"The thing I like most is we get to make a connection with talented business owners and help them make their dream a reality," Green said.

Focused and flexible

Mable Jones, public affairs director for AAA Michigan, said she nominated Green for the award because of his ability to stay focused and flexible, come up with strategic plans and advocate for the membership.

"Mr. Green works with our program, and I got to observe his behavior and I was very impressed," said Jones, who also nominated him last year.

Jones said Green offers encouragement and often works quietly behind the scenes. "He knows how to work cooperatively," she said.

Green acknowledged he believes in working behind the scenes to make things happen. He said he thinks the connections in his organization happen because he and his staff try to reach out to the members and corporations.

Helen Ford, director of supplier diversity with AAA Michigan, said Green's ability and dedication to connecting members and corporations from the eastern and western parts of the state makes him essential to building economic growth.

Last year, the council was part of a group that put on a job fair for 5,000 people. And although that's not what the organization typically does, Green said the event helped build more connections.

"I never believe in staying in my lane," Green said.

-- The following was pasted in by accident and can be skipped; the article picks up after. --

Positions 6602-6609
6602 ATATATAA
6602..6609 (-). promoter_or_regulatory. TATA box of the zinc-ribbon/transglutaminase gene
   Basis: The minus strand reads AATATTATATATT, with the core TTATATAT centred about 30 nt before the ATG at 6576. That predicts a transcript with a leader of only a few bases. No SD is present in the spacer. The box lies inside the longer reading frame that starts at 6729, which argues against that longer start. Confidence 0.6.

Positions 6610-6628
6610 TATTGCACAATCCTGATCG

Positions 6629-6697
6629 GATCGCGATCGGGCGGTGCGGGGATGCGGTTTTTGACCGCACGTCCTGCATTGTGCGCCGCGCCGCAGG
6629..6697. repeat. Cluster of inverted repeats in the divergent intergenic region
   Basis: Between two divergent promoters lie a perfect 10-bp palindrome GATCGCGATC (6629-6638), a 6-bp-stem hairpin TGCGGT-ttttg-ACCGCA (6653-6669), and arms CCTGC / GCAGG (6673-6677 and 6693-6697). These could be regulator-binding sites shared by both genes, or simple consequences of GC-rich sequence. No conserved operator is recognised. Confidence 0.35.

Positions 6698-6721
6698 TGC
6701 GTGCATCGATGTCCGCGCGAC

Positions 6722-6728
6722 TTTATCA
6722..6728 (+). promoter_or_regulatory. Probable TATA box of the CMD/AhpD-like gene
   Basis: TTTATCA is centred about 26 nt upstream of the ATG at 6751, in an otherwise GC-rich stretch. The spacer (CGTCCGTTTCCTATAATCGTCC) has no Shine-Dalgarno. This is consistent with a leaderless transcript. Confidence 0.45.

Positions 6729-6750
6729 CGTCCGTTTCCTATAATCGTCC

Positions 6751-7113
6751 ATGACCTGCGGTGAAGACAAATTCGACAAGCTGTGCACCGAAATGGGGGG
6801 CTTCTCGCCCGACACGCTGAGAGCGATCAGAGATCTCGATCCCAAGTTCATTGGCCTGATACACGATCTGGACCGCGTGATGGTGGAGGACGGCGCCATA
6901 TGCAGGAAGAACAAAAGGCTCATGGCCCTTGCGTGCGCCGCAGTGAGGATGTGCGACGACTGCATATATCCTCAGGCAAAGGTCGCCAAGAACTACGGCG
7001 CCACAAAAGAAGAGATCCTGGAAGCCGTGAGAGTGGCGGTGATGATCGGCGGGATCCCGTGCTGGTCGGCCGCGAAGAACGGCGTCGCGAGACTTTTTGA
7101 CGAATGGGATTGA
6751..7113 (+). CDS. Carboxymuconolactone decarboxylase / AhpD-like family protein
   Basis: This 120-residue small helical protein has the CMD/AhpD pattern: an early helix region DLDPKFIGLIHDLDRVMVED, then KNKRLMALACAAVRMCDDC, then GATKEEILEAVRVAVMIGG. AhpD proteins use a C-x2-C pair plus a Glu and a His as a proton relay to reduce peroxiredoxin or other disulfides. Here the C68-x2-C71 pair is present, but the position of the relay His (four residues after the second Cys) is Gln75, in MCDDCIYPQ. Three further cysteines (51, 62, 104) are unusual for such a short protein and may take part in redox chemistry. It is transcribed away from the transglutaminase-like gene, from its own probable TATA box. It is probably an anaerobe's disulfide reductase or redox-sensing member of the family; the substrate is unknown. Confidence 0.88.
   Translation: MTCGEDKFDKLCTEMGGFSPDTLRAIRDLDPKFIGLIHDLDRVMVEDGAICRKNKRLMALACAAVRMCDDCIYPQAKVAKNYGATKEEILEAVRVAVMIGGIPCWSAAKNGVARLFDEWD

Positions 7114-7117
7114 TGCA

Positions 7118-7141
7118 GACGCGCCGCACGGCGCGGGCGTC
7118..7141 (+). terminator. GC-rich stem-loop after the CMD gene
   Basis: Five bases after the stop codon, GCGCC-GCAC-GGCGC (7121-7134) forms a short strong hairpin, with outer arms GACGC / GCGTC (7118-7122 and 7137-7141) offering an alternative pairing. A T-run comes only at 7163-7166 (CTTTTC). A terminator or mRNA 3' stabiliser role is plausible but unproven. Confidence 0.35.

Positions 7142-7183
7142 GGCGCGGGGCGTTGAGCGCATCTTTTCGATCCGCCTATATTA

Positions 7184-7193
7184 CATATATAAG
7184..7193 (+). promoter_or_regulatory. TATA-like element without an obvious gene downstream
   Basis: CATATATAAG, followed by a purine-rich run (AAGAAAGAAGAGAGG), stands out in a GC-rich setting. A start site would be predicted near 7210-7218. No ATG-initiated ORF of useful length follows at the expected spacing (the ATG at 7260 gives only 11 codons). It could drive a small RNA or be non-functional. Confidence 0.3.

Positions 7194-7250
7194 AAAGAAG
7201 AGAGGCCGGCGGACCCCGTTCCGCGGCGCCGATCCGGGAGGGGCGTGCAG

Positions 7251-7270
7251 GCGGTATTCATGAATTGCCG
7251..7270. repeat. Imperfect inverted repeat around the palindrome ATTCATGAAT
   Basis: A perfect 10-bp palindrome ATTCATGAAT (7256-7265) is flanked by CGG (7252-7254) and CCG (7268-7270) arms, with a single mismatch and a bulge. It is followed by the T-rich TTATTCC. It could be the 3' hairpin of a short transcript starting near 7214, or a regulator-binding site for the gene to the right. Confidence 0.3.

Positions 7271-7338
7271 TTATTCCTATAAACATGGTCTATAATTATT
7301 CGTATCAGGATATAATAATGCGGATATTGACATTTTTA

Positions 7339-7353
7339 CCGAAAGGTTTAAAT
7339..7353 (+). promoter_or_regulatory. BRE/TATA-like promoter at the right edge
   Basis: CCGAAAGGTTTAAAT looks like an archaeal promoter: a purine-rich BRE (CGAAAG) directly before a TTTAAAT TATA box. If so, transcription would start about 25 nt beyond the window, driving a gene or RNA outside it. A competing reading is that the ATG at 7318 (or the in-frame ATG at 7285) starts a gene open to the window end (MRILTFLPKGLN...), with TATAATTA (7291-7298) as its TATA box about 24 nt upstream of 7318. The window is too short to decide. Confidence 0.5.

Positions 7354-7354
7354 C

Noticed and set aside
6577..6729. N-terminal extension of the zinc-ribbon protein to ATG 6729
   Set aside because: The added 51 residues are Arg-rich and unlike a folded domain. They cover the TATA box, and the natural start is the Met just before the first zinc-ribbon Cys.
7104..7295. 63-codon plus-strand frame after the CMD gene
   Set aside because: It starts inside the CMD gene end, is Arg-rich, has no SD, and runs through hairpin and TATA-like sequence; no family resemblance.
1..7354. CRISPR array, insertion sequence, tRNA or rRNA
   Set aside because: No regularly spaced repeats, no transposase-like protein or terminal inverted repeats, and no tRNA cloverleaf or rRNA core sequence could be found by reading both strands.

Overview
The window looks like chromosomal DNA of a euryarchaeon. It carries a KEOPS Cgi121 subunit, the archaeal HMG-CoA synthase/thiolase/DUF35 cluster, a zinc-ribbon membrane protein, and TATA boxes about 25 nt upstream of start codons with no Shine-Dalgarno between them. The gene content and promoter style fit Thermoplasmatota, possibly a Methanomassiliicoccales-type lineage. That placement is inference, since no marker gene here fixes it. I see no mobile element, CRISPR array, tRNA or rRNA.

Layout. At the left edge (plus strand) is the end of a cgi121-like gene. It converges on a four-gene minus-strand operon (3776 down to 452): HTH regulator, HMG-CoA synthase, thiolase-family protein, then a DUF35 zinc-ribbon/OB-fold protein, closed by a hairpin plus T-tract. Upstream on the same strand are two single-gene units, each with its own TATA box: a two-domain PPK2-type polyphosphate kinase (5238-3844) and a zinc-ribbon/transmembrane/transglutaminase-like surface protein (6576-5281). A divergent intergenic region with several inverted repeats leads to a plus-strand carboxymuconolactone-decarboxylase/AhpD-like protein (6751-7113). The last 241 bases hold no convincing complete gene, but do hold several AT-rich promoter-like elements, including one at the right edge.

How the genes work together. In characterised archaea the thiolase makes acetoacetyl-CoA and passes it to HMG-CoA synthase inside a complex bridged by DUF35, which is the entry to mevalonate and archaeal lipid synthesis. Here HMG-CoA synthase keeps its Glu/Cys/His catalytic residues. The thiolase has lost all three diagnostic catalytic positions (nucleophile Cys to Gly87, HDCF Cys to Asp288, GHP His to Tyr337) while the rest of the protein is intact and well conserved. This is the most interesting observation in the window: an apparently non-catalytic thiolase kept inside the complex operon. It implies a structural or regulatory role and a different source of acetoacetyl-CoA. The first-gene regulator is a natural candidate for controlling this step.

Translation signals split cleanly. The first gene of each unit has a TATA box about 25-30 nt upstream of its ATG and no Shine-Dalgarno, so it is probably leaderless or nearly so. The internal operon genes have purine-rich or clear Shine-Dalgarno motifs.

Read more at www.freep.com

Thursday, August 25, 2011

Supplier diversity Programs assist in finding & getting diversified suppliers

Corporate diversity programs can be a good technique to obtain contracts from the Fortune 500 companies. The majority of corporate giants contain a diversity division and they exist to help your small business.

Corporate diversity departments assist in finding and getting diversified suppliers outside of the corporation. They are going to help your small business in getting work from the company. Realize that these companies don't operate the same as the government's minority programs. They most likely will not have contracts just for a minority certified business. Although, a few times they may have government specifications in their contracts to use minority businesses. However, these opportunities are regularly managed in the different divisions within the same corporation. So, they may request a list of minority vendors from the diversity department or they may look for the right vendors on their own.

Supplier diversity programs will not have the ability to take you to the Chairman of the Board in a person's initial visit. Yet, upon developing a partnership they might be able to get you an appointment with a department VP or some other decision maker. These diversity departments are fantastic at providing an introduction to somebody that has purchasing power. This can be significantly better than looking for the appropriate individual from the outside of the company. These programs are an excellent source of insider tips too.